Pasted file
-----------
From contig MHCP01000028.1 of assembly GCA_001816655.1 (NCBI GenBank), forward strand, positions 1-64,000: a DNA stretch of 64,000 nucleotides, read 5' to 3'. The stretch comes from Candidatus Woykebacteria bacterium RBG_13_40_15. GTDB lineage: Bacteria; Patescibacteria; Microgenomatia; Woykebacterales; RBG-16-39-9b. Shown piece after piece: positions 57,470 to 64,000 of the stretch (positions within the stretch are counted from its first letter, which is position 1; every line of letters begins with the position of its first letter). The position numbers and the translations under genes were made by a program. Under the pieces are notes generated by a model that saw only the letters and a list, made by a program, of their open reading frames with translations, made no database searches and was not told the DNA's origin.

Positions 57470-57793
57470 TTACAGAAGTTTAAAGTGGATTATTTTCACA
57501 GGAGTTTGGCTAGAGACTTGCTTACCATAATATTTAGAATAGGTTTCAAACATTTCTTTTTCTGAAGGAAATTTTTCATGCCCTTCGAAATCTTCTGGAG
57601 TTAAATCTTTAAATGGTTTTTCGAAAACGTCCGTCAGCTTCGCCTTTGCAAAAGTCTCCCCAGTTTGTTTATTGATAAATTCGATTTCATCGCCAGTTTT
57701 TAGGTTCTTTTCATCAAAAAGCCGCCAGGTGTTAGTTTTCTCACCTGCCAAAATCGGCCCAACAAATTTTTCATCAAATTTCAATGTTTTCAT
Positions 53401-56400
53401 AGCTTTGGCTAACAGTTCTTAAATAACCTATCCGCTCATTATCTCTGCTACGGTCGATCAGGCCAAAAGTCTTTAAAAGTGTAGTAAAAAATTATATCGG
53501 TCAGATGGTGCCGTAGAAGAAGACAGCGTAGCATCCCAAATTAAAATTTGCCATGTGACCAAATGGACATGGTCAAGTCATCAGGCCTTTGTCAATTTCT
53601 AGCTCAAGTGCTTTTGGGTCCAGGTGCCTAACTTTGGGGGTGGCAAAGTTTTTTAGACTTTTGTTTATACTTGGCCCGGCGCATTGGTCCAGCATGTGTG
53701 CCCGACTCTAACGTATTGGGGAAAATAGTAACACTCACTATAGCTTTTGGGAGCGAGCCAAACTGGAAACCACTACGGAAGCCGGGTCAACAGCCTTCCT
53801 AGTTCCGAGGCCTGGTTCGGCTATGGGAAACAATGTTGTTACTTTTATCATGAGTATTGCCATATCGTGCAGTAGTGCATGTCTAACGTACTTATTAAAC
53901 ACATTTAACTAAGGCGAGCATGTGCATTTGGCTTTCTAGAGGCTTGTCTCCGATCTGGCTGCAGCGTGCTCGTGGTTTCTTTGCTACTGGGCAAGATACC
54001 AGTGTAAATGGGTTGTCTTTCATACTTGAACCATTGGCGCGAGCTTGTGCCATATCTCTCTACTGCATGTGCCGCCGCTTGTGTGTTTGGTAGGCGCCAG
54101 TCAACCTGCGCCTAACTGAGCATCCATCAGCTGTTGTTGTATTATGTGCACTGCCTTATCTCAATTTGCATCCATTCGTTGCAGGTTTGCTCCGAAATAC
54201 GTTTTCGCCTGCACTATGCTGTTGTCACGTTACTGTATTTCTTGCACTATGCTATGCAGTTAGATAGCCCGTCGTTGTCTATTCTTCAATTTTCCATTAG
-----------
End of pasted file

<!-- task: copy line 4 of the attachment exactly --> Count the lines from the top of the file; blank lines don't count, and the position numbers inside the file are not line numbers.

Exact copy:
57501 GGAGTTTGGCTAGAGACTTGCTTACCATAATATTTAGAATAGGTTTCAAACATTTCTTTTTCTGAAGGAAATTTTTCATGCCCTTCGAAATCTTCTGGAG